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Why Negative Interest Rates Won’t Affect Individuals

By Jordan Wathen and Gaby Lapera - Mar 13, 2016 at 11:03AM

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How will negative interest rates affect ordinary investors, and is there money to be made in negative rates?

It seems asinine, but more than $7 trillion worth of government debt now offers a negative return. That's right – trillions of dollars of government debt offer yields of less than 0%. But suffice it to say that negative rates don't necessarily guarantee a negative return, nominal or real. Investors can actually make money buying bonds at a negative interest rate.

In this segment of Industry Focus: Financials, The Motley Fool's Gaby Lapera and Jordan Wathen tackle negative yields on government bonds, and why investors are willing to lock up their money for negative returns.

A transcript follows the video.

This podcast was recorded on March 7, 2016. 

Jordan Wathen: And luckily, so far, at least as far as I can tell, that I've seen, and maybe someone out there can prove me wrong, but this hasn't yet affected individuals. So, banks in Europe are still paying one basis point, so, 0.01% on your money. But, for institutions, it's certainly a problem, because they have so much, there's so much capital, that they can't just go put it in a storage shed. Right?

Gaby Lapera: And they're international organizations, so they need to be able to keep their money in a place where they can access it easily and send it across the world easily.

Wathen: Right, exactly. Bloomberg reported, actually, that $7 trillion of government debt around the world is actually currently yielding an interest rate of less than 0%. So, investors are willing to lose money on $7 trillion capital, essentially, to have a safe place to store it.

Lapera: Yeah. So, not only is it just having a safe place to store it, but some people are saying that part of the reason people aren't moving it is that it's just convenient to have it in your bank as opposed to underneath your mattress.

Wathen: Right, that's one of the things. It's kind of weird, as we think about it, as individuals, you wonder, why would anyone ever go out and buy a bond that pays a negative interest rate, right? It's just so asinine to even think about, that you might give someone the opportunity to use your money for short amount of time and get less back. But, one of the things you have to understand is, there's actually away to make money from this. You could buy a bond at a -1% interest rate and sell it at a -2% yield, and actually make money because the bond will go up in value. The basic premise behind bonds is, if interest rates go down further, the bond value goes up.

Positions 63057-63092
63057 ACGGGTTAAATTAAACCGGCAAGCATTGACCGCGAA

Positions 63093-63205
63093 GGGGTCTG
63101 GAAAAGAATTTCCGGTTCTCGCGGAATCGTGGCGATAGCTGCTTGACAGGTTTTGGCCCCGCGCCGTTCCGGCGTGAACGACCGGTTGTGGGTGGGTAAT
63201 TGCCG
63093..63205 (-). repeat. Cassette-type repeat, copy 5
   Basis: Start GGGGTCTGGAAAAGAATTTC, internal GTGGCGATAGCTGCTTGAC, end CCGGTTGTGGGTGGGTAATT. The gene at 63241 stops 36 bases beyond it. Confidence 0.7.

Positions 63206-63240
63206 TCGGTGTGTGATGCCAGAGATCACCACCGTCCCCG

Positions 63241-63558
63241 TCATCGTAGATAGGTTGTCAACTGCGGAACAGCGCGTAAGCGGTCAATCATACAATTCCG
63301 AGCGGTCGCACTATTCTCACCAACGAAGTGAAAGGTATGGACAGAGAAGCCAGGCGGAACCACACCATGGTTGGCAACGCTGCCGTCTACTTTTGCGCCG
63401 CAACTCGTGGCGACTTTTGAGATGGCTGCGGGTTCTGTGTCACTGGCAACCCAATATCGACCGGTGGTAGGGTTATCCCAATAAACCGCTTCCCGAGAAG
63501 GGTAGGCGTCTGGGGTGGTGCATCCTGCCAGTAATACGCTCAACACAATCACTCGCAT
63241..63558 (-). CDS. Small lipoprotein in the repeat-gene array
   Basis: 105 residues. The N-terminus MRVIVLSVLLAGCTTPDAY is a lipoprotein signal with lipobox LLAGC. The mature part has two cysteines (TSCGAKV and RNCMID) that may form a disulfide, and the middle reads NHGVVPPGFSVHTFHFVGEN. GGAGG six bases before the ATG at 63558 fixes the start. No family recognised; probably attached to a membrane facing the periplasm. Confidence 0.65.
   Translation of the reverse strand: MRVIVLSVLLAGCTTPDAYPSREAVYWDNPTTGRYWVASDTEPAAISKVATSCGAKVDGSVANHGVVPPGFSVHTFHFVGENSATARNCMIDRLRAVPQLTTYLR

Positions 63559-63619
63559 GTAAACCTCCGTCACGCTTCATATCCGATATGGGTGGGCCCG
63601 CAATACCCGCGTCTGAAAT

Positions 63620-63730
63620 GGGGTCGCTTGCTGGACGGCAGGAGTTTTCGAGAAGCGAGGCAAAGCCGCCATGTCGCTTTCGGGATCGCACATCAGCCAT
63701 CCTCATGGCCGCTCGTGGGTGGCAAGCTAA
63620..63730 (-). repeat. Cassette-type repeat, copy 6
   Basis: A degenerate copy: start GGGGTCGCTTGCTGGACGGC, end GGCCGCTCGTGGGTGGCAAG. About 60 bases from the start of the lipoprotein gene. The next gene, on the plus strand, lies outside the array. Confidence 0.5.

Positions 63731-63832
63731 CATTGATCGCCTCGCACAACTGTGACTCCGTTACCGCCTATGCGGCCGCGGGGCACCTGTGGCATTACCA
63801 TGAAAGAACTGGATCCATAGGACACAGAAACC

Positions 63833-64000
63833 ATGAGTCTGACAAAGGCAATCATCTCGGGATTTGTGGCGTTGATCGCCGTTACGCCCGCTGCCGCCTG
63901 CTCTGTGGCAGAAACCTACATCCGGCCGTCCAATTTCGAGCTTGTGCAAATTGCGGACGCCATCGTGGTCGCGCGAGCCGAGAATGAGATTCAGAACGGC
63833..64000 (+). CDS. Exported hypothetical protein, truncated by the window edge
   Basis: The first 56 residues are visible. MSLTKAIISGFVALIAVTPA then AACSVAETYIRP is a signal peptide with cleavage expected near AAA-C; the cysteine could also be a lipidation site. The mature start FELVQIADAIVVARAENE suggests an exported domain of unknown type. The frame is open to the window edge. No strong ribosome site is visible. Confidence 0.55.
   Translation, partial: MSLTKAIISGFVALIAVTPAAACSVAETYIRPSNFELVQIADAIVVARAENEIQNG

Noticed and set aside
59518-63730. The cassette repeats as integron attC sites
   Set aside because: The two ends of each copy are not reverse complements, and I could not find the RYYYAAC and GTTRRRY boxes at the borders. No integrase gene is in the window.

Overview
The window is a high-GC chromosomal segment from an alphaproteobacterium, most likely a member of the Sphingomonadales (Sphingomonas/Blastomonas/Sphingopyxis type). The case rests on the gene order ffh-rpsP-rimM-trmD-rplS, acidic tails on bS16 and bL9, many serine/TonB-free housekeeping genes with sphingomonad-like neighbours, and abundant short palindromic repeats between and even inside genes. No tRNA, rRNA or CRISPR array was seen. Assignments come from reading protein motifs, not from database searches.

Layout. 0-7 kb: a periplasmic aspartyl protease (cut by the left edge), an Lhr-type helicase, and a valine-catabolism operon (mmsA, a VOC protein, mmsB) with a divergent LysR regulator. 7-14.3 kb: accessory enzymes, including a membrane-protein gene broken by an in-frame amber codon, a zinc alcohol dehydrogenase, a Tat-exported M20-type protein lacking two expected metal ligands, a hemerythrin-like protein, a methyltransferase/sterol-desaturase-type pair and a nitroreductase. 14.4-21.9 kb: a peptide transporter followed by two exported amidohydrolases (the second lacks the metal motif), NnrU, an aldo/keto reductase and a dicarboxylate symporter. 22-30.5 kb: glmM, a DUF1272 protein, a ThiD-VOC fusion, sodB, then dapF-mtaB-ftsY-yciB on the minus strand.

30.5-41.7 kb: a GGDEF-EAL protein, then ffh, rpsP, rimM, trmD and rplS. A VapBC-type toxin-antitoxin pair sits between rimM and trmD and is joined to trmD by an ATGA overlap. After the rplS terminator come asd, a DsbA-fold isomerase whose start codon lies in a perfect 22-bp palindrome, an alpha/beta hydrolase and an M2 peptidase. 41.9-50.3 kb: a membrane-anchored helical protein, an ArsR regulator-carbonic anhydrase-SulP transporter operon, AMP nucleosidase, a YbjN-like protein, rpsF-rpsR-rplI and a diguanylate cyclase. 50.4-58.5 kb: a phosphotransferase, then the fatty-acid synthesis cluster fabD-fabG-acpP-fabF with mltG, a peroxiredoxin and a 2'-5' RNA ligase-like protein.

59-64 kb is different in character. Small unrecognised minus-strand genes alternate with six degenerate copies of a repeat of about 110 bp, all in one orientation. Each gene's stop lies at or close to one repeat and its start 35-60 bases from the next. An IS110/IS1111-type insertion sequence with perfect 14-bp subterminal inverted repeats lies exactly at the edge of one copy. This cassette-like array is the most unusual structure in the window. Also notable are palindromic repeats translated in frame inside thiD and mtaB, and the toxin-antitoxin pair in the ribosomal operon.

Lapera: Ooh. That makes a lot of sense, I hadn't actually even thought about it that far, I was just like, "Let's talk about negative interest rates." That is really interesting.

Wathen: It's kind of speculative. Obviously, you're still taking that risk that interest rates don't go lower and you end up losing money, so you end up getting paid off and you've accepted that negative yield.

Lapera: You know what would be really interesting? Is if negative interest rates stayed low for long enough, and then they continued to become more negative, I think it would have to change payment structures, wouldn't it? People would say, you can't pay up front, you have to wait 60 days to pay.

Wathen: (laughs) That's the interesting thing, right? If you lose money in a negative-interest rate world, you might have done better than you should have.

Lapera: Yeah.

Wathen: It's completely asinine. And normally, negative interest rates are something that's associated with deflation, so, prices going down. So, maybe in nominal terms, you've lost money, but not in real terms. So, prices are going down faster that you're losing money on your investment. But, that's kind of scary, too, because, let's say you run a business, and prices go down by 5%. So, you paid your employee $100,000 last year, and this year, you say, "Hey, you're getting a raise, buddy! We're going to pay you $98,000 -- because prices went down by 5%, this is technically a raise."

Lapera: Oh my gosh. I feel--

Wathen: Yeah, just, beyond financial reasons, there's so many social costs that come with this. And economists call this sticky wages, that businesses would prefer to cut people than cut people's wages, because it's a horrible thing to try to convince people that this is better for them.

Lapera: Right. This is crazy. I feel like -- I don't know if it's just being leftover-sick. I don't know. I feel like I've eaten a substance that is not legal.

Wathen: Right. Totally Fantasyland, right?

Lapera: Yeah, it's crazy.

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